Now notwithstanding all the above, it must be recognized that the “ideal Bible class” will not be suitable for some people - those who do not enjoy a lively discussion, those whose faith is threatened by questioning, those whose main objective is socializing, and those whose little world is constricted and shut off to outside influences - who feel intimidated by new ideas. There should be some classes for people like these, because there should be ministry to all types of people.
Age-grading of classes should be the primary basis of organization, but there should be leeway for grading by aptitude and personal preference. Thus, there should be beginner classes, regular classes, and advanced classes. Every church should have a class for intellectuals - those who enjoy reading and have an inquisitive nature and a yearning for truth. Such a class would deal with scholarly studies in theology, Bible criticism, linguistics, comparative religion, philosophy, archćology, and current thinking in all related realms.
Baptists claim to believe in the doctrine of “the priesthood of the believer,” and so, in order to undergird the idea that every believer is his own priest, there should be training for the priesthood, i.e., classes taught at seminary level. With such training, every believer should be made confident and become committed to his calling. He should also be able to give a good account of himself when defending his beliefs in the presence of scoffers and radical religionists. Lessons on science, philosophy, religion, history, and ethics would be a basic course of study and should be provided in a church.
As a rule, it would be better to have finer teachers and fewer classes than to have a multitude of mediocre meetings where people are not being provided with spiritual nourishment.
And finally, it must be understood that a teacher will set the example for his class by faithful attendance. If he is not committed to being in his place for the Bible study hour, how can he expect others to be there? Strong will power and dependability are the minimum standard for a teacher. Certainly there are modern-day cases of idolatry, and these would include being tied to a bed, a boat, a car, a beach house, a fishing pole, a newspaper, or a television set on Sunday morning.
Richard L. Atkins
A SELF-TEST FOR BIBLE TEACHERS
1. Am I regular on Sunday mornings for Bible study?
2. Do I provide for a substitute ahead of time when I will be absent?
3. Do I arrive fifteen minutes before time for the class to begin?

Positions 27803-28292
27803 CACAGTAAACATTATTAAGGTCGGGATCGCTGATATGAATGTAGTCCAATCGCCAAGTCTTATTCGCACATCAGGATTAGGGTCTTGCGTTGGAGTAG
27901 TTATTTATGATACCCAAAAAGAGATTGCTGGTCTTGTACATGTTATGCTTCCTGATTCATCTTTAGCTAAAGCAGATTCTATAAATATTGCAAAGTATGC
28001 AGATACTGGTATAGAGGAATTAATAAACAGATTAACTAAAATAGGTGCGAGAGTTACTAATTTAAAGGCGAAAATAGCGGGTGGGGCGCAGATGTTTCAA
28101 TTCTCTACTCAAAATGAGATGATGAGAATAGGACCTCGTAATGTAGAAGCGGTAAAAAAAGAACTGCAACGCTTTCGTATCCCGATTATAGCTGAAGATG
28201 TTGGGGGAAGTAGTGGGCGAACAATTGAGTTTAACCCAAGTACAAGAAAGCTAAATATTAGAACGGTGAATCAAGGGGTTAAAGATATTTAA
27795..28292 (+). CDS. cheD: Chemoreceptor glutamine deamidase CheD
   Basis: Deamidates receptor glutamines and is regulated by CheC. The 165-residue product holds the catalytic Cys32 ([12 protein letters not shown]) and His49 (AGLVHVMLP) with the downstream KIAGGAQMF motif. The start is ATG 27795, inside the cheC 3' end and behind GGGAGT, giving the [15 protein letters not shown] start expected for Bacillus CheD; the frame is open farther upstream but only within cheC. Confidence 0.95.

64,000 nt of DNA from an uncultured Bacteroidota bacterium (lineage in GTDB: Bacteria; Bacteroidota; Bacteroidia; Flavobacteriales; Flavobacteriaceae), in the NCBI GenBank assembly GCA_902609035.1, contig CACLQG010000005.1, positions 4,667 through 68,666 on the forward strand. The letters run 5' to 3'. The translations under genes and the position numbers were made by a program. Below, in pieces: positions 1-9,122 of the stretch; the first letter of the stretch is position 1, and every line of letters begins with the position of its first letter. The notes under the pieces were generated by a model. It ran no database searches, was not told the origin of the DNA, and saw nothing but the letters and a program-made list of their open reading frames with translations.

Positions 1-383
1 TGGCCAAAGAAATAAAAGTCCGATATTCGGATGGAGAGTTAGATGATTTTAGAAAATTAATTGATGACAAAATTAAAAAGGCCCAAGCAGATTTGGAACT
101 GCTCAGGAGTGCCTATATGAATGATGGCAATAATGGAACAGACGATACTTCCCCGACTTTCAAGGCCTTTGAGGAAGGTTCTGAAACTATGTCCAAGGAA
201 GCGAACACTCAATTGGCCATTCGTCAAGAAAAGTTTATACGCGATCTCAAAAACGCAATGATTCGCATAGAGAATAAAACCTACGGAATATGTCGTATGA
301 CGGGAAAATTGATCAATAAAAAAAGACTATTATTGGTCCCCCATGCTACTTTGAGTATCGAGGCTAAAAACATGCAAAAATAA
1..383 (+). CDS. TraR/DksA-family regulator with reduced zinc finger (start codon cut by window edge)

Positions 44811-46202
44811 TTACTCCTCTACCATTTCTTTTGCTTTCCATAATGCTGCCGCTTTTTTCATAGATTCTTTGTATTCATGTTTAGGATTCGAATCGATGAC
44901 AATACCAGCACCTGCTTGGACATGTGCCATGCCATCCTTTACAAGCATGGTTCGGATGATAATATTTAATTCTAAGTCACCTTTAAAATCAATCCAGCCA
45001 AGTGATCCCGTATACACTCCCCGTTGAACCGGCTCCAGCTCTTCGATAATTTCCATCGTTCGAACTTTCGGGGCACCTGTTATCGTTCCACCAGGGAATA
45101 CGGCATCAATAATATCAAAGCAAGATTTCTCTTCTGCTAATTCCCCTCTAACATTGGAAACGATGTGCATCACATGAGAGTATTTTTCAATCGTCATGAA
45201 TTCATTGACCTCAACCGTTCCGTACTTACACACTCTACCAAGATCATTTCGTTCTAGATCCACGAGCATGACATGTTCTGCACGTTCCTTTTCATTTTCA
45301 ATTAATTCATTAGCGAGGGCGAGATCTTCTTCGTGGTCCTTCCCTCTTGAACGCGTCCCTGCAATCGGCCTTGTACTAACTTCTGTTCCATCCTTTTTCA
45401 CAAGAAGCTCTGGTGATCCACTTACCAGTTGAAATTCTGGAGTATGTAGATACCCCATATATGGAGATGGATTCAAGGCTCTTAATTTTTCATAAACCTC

4. Do I make the classroom an attractive and comfortable place to study?
5. Do I prepare well during the week for the class on Sunday morning?
6. Do I read my Bible and pray every day?
7. Am I training myself to be a better teacher?
8. Do I help the class to work through difficult passages in the Bible?
9. Do I allow opportunities for discussion in the class?
10. Do I recognize and commend good responses in the classroom?
11. Do I make each student feel free to ask questions and voice opinions?
12. Do I provide for interesting use of the Bible?
13. Do I elevate the value of an open Bible and an open mind?
14. Am I suggesting outside learning and memory work?
15. Do I encourage reading and suggest good books aimed at spiritual growth?
16. Is my teaching in essential agreement with the Baptist Faith & Message (1963)?
17. Is my teaching in essential agreement with the Church Covenant?
18. Am I helping students to use God’s standards in their daily conduct?
19. Do I provide variety in the learning activities in the classroom?
20. Do I make good use of handouts and visual aids?
21. Do I determine the interests of students and modify the lesson accordingly?
22. Do I encourage students to share their personal problems and difficulties?
23. Do I contact students who are absent?
24. Do I visit in the homes of the students?
25. Do I promote class meetings and socials?
26. Am I leading the students to attend the worship services?
27. Am I promoting the giving of tithes and offerings?
28. Do I encourage support of all the programs of the church?
29. Am I sharing with the students what Jesus means to me?
30. Am I seeking to win each student to faith in Christ?